Two days before Splendor and Serenity: Korean Ceramics from the Honolulu Museum of Art opened on Aug. 13, visiting curator Ga Young Oh stood quietly in the gallery as installation crew members entered and exited to remove tools, sweep, and lower protective Plexiglas cases over the displays. Tranquil piano music emanated from nearby speakers as Oh spelled out words on her palm with a finger, her method of self-translation, to formulate an answer to my question: Which works best exemplify the goals of the exhibition?
“I think we should introduce this piece, because it’s the first piece visitors will meet,” she said, gesturing to a vase standing alone just inside the entrance. “This was a gift of Anna Rice Cooke—a great supporter of Korean art.” Cooke’s collection, which she acquired mostly from Japanese dealers during Japan’s colonial rule of Korea (1916-1945), formed an impressive Korean gallery when the museum opened in 1927.
“This maebyeong object is very representative of Korean celadons because of the shape, techniques, and patterns,” Oh says. Asian art curator Shawn Eichman further explains that a maebyeong is a type of vase, often made with Korea’s signature celadon jade-green glaze.
“One of the things that is important about Korean ceramics of the Goryeo period [918-1392] is that there were a lot of technical innovations happening,” says Eichman. “They were very much at the forefront of ceramic technique. I think one of the reasons Ga Young selected it as the visitors’ first ceramic encounter is because of the fine inlay.”
Eichman points to the clouds and flying crane decorations—especially difficult inlays to produce, as the white inner color and black outline required separate processes of applying liquid clay slips and repeat kiln firings that threatened the perfect reduction of the green celadon color. During the Korean War some American officers like Lt. General Oliver S. Picher (USAF) gained an appreciation for this perfection and started to collect Korean ceramics. The museum’s collection includes a half-dozen works donated by Picher.
Oh moves across the gallery into a group of whitish-gray buncheong pieces from the Joseon Dynasty (1392-1910). The works from that period are marked by an artistic inventiveness that resulted from a series of Mongol invasions that decentralized national ceramic production in the 14th century.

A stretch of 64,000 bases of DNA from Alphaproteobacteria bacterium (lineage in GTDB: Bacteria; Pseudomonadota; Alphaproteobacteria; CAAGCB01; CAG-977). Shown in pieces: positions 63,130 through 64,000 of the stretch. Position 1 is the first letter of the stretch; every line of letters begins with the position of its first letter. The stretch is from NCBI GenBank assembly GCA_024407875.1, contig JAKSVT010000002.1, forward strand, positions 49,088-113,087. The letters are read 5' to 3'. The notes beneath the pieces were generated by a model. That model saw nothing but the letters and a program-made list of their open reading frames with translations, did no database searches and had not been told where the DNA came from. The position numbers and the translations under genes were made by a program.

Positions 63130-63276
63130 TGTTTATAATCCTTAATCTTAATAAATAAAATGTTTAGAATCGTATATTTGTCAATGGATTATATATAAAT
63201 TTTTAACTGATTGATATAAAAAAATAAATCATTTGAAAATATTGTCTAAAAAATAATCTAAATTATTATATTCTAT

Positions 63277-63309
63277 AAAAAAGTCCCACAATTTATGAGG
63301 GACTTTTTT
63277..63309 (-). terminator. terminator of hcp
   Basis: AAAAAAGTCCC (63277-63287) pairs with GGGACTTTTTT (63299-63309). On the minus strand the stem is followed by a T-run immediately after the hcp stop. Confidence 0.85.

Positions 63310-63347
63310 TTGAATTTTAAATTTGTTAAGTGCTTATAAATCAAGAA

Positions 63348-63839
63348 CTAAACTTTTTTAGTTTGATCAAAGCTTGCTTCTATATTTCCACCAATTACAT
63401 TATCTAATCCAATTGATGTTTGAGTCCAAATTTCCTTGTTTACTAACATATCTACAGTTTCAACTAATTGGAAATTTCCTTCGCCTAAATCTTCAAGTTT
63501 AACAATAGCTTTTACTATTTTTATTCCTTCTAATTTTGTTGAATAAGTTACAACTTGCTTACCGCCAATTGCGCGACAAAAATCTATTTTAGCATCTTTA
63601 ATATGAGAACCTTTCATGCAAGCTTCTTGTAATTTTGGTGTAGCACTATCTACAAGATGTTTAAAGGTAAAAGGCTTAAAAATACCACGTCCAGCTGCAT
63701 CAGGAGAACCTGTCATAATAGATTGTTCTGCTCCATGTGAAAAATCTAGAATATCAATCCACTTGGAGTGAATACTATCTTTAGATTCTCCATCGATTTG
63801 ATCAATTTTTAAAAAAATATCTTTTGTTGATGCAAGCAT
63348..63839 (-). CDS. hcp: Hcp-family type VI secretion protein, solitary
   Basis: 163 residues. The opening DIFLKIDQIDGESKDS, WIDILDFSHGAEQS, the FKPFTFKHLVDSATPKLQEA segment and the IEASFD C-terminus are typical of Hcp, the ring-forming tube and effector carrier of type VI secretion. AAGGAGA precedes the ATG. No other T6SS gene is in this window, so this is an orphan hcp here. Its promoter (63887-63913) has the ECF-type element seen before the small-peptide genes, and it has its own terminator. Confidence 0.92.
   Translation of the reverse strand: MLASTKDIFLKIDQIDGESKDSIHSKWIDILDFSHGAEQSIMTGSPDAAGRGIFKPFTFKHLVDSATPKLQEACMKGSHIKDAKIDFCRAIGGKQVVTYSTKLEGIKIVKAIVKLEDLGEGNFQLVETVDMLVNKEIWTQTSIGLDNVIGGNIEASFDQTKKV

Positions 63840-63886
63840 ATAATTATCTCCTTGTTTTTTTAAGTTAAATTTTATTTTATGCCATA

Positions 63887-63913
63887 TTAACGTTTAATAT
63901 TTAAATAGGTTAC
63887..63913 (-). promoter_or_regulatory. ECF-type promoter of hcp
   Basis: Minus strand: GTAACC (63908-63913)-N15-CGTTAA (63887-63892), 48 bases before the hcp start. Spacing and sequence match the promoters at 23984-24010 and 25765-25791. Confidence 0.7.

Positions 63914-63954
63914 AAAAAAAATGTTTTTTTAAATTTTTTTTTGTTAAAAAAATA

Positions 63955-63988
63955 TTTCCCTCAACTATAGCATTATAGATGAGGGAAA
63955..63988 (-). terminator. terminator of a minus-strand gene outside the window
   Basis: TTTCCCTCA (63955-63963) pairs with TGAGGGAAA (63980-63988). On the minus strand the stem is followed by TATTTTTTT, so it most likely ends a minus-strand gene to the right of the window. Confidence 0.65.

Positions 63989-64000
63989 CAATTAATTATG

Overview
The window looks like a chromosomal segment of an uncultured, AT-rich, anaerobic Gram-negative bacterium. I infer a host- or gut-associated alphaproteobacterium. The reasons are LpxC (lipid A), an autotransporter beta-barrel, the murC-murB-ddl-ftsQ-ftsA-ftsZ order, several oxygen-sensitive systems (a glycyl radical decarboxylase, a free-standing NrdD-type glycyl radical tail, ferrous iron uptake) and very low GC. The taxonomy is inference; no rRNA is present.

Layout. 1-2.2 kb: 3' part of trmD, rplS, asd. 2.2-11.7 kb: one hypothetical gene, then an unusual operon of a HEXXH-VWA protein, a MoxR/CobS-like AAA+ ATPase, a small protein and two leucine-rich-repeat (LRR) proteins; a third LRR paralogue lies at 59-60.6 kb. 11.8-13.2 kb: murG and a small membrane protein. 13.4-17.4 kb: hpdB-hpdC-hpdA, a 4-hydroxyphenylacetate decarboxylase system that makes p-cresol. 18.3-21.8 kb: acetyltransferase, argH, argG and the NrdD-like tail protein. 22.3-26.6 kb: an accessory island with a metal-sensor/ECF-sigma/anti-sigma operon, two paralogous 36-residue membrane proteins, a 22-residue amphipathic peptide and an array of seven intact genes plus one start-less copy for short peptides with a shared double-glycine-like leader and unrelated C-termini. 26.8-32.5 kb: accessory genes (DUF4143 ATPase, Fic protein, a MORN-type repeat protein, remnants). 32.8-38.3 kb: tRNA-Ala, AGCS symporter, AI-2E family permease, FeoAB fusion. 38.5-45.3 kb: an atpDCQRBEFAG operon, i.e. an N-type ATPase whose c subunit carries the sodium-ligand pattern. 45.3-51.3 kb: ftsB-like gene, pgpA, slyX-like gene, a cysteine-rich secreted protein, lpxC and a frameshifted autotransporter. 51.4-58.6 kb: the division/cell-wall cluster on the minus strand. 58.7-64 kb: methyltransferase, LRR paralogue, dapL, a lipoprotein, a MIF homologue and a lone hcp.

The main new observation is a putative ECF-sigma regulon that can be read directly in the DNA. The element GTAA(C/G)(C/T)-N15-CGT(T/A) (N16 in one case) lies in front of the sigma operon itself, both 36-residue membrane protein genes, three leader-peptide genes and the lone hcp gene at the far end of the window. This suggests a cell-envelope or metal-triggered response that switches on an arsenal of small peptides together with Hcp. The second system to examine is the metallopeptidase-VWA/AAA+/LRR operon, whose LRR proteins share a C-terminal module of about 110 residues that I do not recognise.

“We actually have one royal example,” Eichman says, “a jar that was produced to keep the placenta from a royal birth, which would have been placed in another jar and buried in a sacred shrine area.” While that jar was quite rare, the collection shows the contrast among buncheong ware, including the “spontaneous and free ceramics that would not have been produced by the court,” Eichman explains, but would have been offered as royal tribute from the independent kilns in the countryside.
“In 1467, the royal court built one royal kiln operated by the government,” Oh adds, shifting to a simple yet elegant white bowl. “The ceramic production was centralized again and the provincial kilns then made common ceramics for common people.” Artisans developed pioneering high-fire techniques at that royal kiln, producing refined pieces that were reserved first for the royals and then trickled down to other élites.
As we walk around the gallery, it becomes clear that within just a few feet of floor space centuries of cultural changes and national power struggles are represented by the still pieces on these pedestals. One object with exceptional gravitational pull is the large off-white “moon jar” in the middle of the room. Like several other pieces in the show, “this moon jar would probably be considered on a national treasure level,” Eichman says. “These are really representative of the aesthetic for the late Joseon period.”
Why is the moon jar so special? “Because it’s imperfect,” Oh says. “This kind of big jar was very difficult to make. They made two big bowls and combined them together, and because people used wheels to make the big bowls, the clay body can remember the direction of the wheel. The bottom bowl can remember this direction, and the upper bowl can remember this direction. In the kiln the body of clay twists, so after the final firing it became this imperfect shape. In the early 20th century the Korean aesthetic scholars said this is a Korean aesthetic because it’s a natural perfection.”
“We’ve gone from starting off with a great consideration for technical control with the celadons, to a real appreciation for the lack of control and the aesthetic that results in the moon jar,” Eichman says.
That immense cultural shift took more than 1,000 years to come about in Korea, and visitors to the museum can now see it in one serene collection.
Splendor and Serenity: Korean Ceramics from the Honolulu Museum of Art is on view through Nov. 8.